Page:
- decorated shed,
- decorated style,
- decoration day,
Origin of decorated
verb (used with object), dec·o·rat·ed, dec·o·rat·ing.
Origin of decorate
Examples from the Web for decorated
Its spine, too, “‘hubbed’ as the most prized European classics are,” is decorated with delicate gold squiggles and a star.
VATICAN CITY—In the 500 or so years since the Sistine Chapel was decorated, it has never looked so good.
The calavera, or decorated skull, is an archetype of Mexican popular culture.
I decorated with marigolds, which are considered the flower of the dead.
The legendary Captain Paddy Brown was by some accounts the most decorated firefighter in the nation.
The etchings were also shown in decorated rooms in Boston and Philadelphia.The Life of James McNeill Whistler|Elizabeth Robins Pennell
The decorated band is divided into panels, three of which are long and contain figures of the alligator.Ancient art of the province of Chiriqui, Colombia|William Henry Holmes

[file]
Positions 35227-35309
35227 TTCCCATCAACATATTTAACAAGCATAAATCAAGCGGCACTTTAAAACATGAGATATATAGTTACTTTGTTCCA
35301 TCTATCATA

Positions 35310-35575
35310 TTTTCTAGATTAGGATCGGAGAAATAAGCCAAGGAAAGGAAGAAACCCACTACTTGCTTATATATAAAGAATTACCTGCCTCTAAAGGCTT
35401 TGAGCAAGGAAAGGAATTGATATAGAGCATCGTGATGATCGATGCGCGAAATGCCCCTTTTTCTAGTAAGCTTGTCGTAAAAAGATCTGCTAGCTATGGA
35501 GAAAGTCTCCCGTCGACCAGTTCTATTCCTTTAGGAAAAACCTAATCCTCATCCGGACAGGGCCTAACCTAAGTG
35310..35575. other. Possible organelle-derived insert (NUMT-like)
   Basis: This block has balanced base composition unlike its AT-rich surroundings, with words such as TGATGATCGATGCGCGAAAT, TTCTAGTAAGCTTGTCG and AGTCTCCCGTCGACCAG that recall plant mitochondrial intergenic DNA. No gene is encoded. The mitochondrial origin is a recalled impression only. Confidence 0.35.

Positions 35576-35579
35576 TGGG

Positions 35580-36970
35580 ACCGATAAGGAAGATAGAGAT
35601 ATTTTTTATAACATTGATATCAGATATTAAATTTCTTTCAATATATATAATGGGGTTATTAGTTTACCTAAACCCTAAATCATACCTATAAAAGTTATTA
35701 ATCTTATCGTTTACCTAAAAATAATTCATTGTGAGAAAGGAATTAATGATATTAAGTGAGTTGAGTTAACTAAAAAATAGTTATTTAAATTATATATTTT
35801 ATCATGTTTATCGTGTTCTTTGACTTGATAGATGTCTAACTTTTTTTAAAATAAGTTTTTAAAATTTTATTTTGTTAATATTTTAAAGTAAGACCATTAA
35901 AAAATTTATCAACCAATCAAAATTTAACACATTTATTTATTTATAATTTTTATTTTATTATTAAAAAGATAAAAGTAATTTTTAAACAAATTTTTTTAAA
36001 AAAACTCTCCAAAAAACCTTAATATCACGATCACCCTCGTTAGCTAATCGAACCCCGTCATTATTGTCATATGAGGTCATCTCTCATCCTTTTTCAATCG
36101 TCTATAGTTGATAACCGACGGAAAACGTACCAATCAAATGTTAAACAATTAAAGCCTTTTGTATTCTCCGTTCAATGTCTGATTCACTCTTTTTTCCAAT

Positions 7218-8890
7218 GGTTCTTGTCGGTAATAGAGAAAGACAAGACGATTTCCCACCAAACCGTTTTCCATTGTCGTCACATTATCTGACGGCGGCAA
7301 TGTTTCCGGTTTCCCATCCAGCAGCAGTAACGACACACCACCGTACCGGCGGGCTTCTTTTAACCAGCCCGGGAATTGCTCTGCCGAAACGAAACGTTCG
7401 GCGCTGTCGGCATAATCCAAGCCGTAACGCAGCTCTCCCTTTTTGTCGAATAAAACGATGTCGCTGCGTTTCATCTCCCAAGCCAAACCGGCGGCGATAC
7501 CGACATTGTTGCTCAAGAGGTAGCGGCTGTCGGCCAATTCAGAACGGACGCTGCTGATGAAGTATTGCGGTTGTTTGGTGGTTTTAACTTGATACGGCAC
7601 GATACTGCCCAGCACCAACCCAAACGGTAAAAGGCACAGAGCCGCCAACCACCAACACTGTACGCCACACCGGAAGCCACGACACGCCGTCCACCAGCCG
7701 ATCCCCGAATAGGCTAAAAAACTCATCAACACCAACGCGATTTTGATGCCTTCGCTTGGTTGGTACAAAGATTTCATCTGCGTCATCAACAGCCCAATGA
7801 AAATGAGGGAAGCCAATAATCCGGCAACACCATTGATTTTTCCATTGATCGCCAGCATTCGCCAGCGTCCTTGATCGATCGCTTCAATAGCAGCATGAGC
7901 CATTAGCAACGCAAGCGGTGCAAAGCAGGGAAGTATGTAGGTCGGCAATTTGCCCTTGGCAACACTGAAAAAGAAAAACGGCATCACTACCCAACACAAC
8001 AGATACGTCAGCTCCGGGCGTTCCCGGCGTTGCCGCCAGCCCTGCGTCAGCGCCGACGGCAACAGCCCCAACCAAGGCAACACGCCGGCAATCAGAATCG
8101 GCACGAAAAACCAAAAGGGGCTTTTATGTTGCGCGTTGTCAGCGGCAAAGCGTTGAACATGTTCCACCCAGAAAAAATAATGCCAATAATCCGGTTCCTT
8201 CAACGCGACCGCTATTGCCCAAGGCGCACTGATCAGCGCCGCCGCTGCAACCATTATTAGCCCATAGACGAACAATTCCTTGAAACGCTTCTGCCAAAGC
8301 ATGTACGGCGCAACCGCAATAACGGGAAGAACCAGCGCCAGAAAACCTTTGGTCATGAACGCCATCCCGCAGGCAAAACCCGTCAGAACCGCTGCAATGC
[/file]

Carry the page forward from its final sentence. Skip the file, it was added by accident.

The team left their hotel in a body, going to the grounds in a large bus, which was decorated with flags.Baseball Joe in the Central League|Lester Chadwick
When served on a purée, it may be decorated with skewers, the same as when served with a garniture.
You can't conceive there should be any effect of magnitude produced in the interior, however it has been vaulted or decorated.Mornings in Florence|John Ruskin
Word Origin for decorate
early 15c., from Latin decoratus, past participle of decorare "to decorate, adorn, embellish, beautify," from decus (genitive decoris) "an ornament," from PIE root *dek- "to receive, be suitable" (see decent). Related: Decorated; decorating.